Born in Henderson, KY, the legendary Ann Rutledge supposedly had a romantic relationship with the young Abraham Lincoln. As the legend has it, Ann died at 22 from Typhoid Fever, and Abe went into a deep depression over her passing. This was once generally held as factual by historians, but in recent years some are starting to reassess the story.
In his book Lincoln the President, James G. Randall expresses doubts about their love affair in the chapter "Sifting the Ann Rutledge Evidence".
At the Abbeville Institute conference on "Re-Thinking Lincoln", maverick historian Clyde Wilson mentioned Ann in the course of his revisionist debunking frenzy:
"At times his wife drove him from the house in a rage, and she ended up in an insane asylum suffering mental and physical deterioration that have been described as resembling advanced syphilis. On the record, Lincoln was no poster boy for son, husband, or father. According to the fable Lincoln suffered greatly from the tragic early death of his first love. There is no evidence whatsoever for the Ann Rutledge story. However, we do know that Lincoln cold-bloodedly jilted one lady when he found another of higher status. Even then, he stood up the new fiance at the altar the first time."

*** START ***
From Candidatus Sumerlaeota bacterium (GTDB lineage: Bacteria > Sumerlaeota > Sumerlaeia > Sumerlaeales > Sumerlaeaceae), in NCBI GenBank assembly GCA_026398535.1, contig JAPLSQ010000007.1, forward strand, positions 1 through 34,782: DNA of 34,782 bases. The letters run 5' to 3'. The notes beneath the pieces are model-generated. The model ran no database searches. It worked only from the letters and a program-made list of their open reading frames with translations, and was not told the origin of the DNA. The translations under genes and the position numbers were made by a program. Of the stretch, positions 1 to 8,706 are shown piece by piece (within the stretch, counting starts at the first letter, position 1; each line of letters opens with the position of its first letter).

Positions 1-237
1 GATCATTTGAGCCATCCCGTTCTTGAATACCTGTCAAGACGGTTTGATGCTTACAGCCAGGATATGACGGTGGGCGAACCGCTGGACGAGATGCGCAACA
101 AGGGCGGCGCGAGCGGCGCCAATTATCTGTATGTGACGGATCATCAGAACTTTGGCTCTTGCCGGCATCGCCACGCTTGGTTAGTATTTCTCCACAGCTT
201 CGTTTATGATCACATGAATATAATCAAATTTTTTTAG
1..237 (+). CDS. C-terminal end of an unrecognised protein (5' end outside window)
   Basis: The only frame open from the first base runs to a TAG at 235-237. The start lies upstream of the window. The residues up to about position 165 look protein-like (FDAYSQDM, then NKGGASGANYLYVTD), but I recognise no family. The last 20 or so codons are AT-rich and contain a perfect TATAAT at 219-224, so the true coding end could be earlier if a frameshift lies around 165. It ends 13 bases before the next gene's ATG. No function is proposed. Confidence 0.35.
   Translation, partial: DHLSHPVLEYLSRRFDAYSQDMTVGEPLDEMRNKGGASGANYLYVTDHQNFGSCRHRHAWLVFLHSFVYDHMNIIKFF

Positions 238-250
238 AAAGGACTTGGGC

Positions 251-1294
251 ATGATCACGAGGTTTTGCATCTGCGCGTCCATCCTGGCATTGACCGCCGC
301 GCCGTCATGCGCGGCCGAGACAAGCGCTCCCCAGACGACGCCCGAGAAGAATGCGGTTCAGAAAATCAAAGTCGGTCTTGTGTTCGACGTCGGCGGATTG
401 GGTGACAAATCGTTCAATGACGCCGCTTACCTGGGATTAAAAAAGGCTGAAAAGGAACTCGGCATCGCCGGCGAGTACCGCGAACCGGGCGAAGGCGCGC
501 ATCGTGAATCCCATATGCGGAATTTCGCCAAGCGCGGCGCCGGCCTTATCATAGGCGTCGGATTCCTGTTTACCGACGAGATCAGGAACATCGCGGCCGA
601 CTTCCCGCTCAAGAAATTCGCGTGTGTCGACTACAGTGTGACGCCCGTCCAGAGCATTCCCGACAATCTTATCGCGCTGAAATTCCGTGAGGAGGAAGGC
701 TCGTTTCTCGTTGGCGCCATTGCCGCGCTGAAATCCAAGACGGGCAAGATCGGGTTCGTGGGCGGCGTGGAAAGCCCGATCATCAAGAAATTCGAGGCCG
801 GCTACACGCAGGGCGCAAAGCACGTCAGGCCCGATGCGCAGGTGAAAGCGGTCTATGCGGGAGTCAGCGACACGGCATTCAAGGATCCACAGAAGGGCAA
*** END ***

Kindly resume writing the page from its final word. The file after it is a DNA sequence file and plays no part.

Then again, the Abbeville Institute's motives in trashing Lincoln are more than a little suspicious.
But according to Wikipedia:
"After Lincoln's assassination in 1865, his friend and law partner William Herndon first revealed the story of the supposed romance between Rutledge and Lincoln, much to Mary Todd Lincoln's anger and dismay. Abraham Lincoln's surviving son Robert Todd Lincoln was also upset by this claim. Most of Herndon's sources came from interviews with Lincoln's early friends in New Salem and Ann's relatives. The story was later repeated by Herndon in several lectures and books."
Ann's grave has a peculiar bit of free verse inscribed on it, which reads in part:
I am Ann Rutledge who sleeps beneath these weeds
Beloved of Abraham Lincoln
Wedded not to him, not through union
But through seperation.